You might think all the ingredients in your pre-made beverages are healthy, but making your smoothies at home ensures that only quality nutrients are going into your belly—and body. You can buy better types of milk and juice to eliminate unnecessary hormones and sugars, and if you go organic on fruits and veggies you’ll know that your end product won’t have any genetically engineered extras. You also can control portion size—of both individual ingredients, and the smoothie size as a whole.
3. You eat more fruit.
Think about it: What are the chances you would have, for breakfast, a cup of strawberries and a cup of raspberries and a whole banana and a scoop of peanut butter and a glass of almond milk? Chances are probably slim, no? Like, you’d rather reach for that chocolate doughnut, am I right? But fruit-packed smoothies—like that one I just mentioned—can be dressed up or down to your desired taste, and they help you get that healthy dose of nutrients you might not otherwise get. Because they are easy to take with you, you can sip on-the-go—at your own pace—to get your fill but avoid feeling bloated.
4. You drink less alcohol.
Yep, this is a good thing. The health benefits of going booze-free are numerous, but even swapping your regular happy hour beers for a smoothie can help get your body on a better track. Fruity, light, nonalcoholic drinks are great in the summertime especially because instead of working to dehydrate your body, they actually help to hydrate it. And, you’ll likely avoid the persistent craving for greasy bar food that often accompanies alcoholic beverages—instead, you’ll stay satisfied soaking up nutrients.
5. You lose weight.
I’m not in the market for weight loss, but it makes sense. Filling up on fruits and veggies is obviously better than choosing a burger and fries, so subbing a smoothie for a not-so-healthy breakfast or lunch should help shed some pounds.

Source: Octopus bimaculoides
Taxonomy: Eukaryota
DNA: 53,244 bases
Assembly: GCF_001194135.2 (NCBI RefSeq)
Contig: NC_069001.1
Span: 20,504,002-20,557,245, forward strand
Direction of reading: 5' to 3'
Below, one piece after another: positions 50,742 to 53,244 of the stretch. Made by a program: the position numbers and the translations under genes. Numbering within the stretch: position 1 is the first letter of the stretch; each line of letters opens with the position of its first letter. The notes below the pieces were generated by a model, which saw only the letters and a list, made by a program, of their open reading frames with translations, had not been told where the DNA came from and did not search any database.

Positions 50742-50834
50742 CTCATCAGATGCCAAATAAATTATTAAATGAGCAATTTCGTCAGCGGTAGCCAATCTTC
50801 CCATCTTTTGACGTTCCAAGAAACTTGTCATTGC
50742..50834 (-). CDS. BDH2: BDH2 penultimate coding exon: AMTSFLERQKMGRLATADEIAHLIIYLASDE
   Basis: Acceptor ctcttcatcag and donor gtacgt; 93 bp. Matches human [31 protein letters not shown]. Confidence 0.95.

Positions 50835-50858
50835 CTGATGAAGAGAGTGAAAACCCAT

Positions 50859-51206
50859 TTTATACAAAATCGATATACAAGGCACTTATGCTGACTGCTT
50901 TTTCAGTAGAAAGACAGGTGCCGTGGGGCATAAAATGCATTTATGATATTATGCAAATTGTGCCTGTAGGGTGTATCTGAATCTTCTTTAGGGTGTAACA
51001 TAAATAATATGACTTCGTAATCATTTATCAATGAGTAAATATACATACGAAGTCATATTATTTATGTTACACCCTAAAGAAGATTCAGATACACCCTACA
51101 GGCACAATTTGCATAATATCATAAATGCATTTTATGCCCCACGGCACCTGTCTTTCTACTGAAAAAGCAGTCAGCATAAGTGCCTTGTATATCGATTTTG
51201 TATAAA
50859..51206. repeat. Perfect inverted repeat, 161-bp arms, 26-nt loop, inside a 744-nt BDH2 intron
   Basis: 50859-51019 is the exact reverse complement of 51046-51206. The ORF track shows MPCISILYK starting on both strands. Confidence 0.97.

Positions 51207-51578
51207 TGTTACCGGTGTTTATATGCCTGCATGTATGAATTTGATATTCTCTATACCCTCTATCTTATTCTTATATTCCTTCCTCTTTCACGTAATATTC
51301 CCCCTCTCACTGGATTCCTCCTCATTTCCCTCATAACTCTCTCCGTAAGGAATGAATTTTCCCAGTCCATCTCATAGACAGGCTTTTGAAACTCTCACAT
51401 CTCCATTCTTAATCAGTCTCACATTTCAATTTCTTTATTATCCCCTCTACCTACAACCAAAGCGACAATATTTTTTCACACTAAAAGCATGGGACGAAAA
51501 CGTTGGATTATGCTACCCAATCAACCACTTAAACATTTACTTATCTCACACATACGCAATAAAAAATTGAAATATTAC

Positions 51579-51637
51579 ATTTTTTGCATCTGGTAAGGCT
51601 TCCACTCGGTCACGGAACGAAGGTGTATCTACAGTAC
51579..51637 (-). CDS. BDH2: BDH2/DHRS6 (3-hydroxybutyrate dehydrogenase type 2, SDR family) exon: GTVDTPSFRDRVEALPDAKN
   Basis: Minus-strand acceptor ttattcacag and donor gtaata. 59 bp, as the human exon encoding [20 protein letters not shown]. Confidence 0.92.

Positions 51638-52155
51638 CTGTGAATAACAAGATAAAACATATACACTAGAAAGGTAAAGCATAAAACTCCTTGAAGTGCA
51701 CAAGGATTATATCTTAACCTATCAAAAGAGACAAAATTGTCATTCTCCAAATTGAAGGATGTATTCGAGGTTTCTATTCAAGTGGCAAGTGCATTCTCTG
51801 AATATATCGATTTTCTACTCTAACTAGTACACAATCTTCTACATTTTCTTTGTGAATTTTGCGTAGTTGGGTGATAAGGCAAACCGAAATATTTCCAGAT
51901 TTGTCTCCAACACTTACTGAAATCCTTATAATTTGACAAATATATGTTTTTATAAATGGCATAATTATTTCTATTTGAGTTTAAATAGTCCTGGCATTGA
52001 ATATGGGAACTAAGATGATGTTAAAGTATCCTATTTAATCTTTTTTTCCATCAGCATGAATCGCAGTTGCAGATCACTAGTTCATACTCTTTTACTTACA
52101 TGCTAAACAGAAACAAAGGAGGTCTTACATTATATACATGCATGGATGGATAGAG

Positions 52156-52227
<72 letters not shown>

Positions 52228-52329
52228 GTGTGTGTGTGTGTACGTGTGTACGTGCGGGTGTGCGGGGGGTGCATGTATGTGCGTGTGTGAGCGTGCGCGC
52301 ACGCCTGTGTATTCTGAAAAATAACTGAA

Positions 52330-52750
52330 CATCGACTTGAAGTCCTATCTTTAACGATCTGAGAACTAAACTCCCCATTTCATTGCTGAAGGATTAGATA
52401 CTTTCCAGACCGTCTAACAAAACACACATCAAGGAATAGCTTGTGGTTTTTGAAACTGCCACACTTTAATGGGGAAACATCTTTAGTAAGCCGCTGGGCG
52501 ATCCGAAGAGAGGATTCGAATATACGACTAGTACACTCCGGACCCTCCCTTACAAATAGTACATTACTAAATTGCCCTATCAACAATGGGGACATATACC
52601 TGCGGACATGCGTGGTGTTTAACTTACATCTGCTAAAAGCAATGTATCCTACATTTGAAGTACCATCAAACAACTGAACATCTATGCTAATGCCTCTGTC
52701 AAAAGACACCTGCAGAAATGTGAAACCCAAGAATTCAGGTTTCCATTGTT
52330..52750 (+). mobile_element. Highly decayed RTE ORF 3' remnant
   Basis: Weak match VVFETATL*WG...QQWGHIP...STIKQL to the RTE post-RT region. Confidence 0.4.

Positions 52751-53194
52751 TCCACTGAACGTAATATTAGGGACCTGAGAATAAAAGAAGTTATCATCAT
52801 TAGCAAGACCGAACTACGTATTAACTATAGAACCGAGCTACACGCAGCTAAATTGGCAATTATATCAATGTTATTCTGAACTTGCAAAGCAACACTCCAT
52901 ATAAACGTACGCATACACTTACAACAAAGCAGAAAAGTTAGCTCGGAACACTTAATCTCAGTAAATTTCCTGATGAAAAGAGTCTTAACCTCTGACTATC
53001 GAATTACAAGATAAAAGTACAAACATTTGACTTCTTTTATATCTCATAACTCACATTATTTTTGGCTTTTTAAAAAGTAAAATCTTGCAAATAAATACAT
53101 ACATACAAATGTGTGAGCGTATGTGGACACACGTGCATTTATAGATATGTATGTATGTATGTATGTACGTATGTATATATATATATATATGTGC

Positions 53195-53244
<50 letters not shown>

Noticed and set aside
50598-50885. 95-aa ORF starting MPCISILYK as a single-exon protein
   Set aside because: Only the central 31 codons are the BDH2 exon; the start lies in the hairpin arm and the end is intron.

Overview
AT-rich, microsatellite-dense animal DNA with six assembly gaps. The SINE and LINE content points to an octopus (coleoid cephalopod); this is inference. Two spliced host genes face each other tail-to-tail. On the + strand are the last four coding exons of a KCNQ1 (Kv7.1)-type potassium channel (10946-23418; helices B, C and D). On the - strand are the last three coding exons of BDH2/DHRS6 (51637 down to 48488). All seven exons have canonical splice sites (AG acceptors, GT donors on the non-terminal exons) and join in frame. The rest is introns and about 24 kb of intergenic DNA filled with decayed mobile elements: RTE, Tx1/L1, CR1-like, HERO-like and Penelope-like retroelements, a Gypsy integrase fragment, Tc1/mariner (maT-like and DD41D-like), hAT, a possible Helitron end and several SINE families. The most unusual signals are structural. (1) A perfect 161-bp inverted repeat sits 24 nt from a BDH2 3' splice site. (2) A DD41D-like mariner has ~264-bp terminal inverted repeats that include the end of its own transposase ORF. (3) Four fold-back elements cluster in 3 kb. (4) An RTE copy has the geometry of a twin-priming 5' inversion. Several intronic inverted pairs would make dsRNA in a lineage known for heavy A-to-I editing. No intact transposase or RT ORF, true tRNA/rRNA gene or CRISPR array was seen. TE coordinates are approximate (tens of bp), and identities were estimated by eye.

6. You help rebuild muscles.
If you’re already active and exercising is a part of your daily routine, it’s important that you replenish your body with proper nutrients post-workout. Protein is especially important for maintaining lean muscle, so instead of opting for that pricey shake at your gym use your own tools to make a protein shake at home. You can choose ingredients that are already rich in protein, or you can add a scoop of protein powder to any smoothie for an extra boost. I used organic rice protein in my shakes, which I think enhances the flavor of the fruit, but you can use whey protein if that’s what you prefer—just make sure to choose a concentrate (not isolate) and cold-processed (not heat-processed) blend.
Ready to test your smoothie-making skills? These quick tips will help you make your best beverage yet.
Frozen ingredients will give your smoothie that thick, frothy consistency. If you plan to make smoothie intake an ongoing part of your dietary regimen, portion everything in advance—for the week, or the night before—and have fruit ready to go in separate containers in your freezer. Additionally, many recipes call for frozen bananas; these can be tricky. To make life easier (and decrease prep time), peel bananas right after purchase and put all whole bananas in a large container in your freezer—you should be able to pull them apart fairly easily when ready to use, then you can cut them into smaller pieces for easier blending.
>>Buy high quality ingredients.
I prefer non-dairy milk—almond milk, specifically. The nutritional quality is through the roof, and it brings a unique flavor to fruit-heavy beverages. If almond milk isn’t quite your style, you could also try organic soy or cow’s milk. Choose juices that are low in sugar, use Greek yogurt, and go organic for your almond and peanut butters, fruits, and veggies.
>>Add super powers—I mean powders.
Superfood powders are a great way to supersize the nutritional value of your smoothie without packing on the calories. The folks at Navitas Naturals—an eco-friendly superfood company committed to sustainable living—were kind enough to send me a sample pack of powders for use in my smoothies. From Goji to Acai to Chia, just one tablespoon of any of these powders adds a huge heap of nutrients your smoothie might otherwise be missing.
>>Get a better blender.
It didn’t take me long to realize that my blender—an appliance leftover from my pizza-eating, ranch-dipping college days—wasn’t quite up to par. If you see smoothies and other blended foods in your future, invest in a reliable blender to make the task a little easier.
>>Experiment with herbs and spices.